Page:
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Starting a new restaurant: chefs’ tips on essential kitchen equipment

Setting up a new restaurant business is both an exciting and daunting experience for anyone, whether you’re an experienced chef director with venues under your belt or a fledgling restauranteur eager to see your ideas crystalize into reality.

One of the first things any chef building a new kitchen will plan for is the cooker — no doubt many chefs have whiled away hours daydreaming about the culinary masterpieces they could achieve with the perfect oven and hob.

In this article, however, we are spotlighting the little things that make life so much easier in the kitchen. Talking to chefs from a range of different eateries, we dug deep to see which kitchen essentials need a big investment and what can be bought for less and still perform effectively.

The power of the paring knife

One of the things our research showed was that whether you’re a successful chain of restaurants in London or a mobile artisan pizza oven in Yorkshire, there are just some things you can’t do without in the kitchen.

One thing that everyone agreed on was the importance of a good paring knife.  In fact, it seems that kitchens might grind to a halt without them, such was the unity of opinion about this simple knife.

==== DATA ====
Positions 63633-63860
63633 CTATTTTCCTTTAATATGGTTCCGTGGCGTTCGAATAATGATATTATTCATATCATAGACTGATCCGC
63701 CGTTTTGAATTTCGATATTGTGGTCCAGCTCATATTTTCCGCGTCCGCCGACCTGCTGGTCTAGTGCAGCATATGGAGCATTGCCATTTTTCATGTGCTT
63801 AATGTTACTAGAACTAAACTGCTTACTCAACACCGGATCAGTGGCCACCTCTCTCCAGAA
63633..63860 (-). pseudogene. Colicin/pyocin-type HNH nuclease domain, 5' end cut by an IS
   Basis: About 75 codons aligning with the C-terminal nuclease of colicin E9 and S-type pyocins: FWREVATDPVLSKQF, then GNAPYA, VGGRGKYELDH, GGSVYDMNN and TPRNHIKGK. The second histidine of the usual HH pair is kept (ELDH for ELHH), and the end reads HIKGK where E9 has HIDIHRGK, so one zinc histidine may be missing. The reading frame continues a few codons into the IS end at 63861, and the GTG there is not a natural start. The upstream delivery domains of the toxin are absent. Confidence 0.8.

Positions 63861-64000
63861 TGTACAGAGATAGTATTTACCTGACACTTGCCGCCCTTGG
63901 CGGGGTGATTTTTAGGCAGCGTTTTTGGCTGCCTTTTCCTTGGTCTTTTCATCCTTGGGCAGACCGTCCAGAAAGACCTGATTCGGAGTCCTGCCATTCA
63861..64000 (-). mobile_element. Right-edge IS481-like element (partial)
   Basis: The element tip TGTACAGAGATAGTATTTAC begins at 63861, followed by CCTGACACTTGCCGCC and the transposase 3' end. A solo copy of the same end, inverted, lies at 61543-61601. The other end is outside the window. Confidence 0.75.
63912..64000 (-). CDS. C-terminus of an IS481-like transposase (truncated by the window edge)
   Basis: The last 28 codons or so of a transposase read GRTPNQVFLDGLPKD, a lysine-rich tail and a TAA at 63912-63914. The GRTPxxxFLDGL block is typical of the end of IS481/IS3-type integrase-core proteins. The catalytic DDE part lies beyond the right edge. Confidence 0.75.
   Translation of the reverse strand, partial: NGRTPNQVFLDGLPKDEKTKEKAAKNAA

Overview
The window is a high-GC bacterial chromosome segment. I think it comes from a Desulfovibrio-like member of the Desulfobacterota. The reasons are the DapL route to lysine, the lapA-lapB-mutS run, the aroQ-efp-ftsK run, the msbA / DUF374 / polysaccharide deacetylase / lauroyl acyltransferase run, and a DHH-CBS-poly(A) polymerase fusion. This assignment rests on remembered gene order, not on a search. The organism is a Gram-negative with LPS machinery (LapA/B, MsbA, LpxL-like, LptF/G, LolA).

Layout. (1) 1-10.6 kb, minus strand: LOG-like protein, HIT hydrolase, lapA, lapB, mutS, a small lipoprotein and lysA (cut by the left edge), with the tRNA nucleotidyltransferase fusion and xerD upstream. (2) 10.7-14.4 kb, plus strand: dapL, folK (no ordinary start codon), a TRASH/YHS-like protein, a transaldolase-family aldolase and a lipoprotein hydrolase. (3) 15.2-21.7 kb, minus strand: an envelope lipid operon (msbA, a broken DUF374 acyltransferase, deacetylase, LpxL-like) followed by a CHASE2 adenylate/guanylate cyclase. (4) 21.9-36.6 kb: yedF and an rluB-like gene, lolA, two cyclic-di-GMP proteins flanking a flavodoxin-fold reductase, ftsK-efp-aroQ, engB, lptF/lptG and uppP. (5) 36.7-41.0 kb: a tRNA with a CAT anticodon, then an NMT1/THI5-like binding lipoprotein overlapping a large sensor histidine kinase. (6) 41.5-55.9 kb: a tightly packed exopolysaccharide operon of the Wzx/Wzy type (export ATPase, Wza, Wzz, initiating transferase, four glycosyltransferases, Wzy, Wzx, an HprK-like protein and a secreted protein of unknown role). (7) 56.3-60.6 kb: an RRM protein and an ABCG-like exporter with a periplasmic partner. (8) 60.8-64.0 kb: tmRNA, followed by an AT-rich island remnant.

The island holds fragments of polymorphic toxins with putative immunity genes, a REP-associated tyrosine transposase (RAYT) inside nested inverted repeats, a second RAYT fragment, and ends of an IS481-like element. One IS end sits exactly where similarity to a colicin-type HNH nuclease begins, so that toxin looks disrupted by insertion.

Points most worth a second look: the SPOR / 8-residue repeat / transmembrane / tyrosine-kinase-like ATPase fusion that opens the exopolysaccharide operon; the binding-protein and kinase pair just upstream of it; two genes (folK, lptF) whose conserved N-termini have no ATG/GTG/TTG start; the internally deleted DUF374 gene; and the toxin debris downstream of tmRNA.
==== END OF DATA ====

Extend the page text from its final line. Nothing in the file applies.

Scott Drury, head chef at the Grind café, said: I like a little curved turning knife blade because you can peel with that and turn with it, and it’s good for intricate items like garlic and ginger.”

When asked to choose just three knives for their kitchen, all the chefs agreed that a paring knife was indispensable:

If you had to choose just three knives to buy, which would they be?

Company

Knives

The Wood Fired Pizza Company

(Street  food)

Paring knife

9in chef’s knife

Carving knife

The Grind Café

(Café)

Paring knife

8–10in chef’s knife

Pastry knife

The Curry Pot

(Indian takeaway)

Paring knife

Wide-bladed santoku-style chef’s knife

Pastry knife

Vinoteca

(Restaurant)

4in Paring knife
10in chef’s knife
Filleting knife

Don’t scrimp on knives

Another unanimous call was the need to invest in a good set of knives. All the chefs we asked emphasised the importance of putting some budget aside to invest in a selection of quality knives.

The Curry Pot’s, Ikhlaq Hussain, who cut his teeth first as a pastry chef, and later as a second chef and assistant head chef at one of Sheffield’s most prestigious Italian restaurants, Marco at Milano, says the downside to buying cheaper knives is too much to risk: